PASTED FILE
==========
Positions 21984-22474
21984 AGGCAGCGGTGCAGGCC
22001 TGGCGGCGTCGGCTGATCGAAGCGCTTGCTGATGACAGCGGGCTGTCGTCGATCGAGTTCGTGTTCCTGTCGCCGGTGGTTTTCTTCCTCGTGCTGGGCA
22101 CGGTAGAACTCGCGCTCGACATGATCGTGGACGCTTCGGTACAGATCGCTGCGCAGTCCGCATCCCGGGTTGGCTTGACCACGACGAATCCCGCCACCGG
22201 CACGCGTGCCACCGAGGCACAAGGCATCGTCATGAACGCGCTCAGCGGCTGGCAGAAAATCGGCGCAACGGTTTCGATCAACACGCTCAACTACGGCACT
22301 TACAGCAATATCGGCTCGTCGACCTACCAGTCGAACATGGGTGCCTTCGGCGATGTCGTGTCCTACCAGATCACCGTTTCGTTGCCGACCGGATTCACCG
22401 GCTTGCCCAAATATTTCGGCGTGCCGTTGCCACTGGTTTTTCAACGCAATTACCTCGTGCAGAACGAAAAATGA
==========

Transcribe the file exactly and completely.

Positions 21984-22474
21984 AGGCAGCGGTGCAGGCC
22001 TGGCGGCGTCGGCTGATCGAAGCGCTTGCTGATGACAGCGGGCTGTCGTCGATCGAGTTCGTGTTCCTGTCGCCGGTGGTTTTCTTCCTCGTGCTGGGCA
22101 CGGTAGAACTCGCGCTCGACATGATCGTGGACGCTTCGGTACAGATCGCTGCGCAGTCCGCATCCCGGGTTGGCTTGACCACGACGAATCCCGCCACCGG
22201 CACGCGTGCCACCGAGGCACAAGGCATCGTCATGAACGCGCTCAGCGGCTGGCAGAAAATCGGCGCAACGGTTTCGATCAACACGCTCAACTACGGCACT
22301 TACAGCAATATCGGCTCGTCGACCTACCAGTCGAACATGGGTGCCTTCGGCGATGTCGTGTCCTACCAGATCACCGTTTCGTTGCCGACCGGATTCACCG
22401 GCTTGCCCAAATATTTCGGCGTGCCGTTGCCACTGGTTTTTCAACGCAATTACCTCGTGCAGAACGAAAAATGA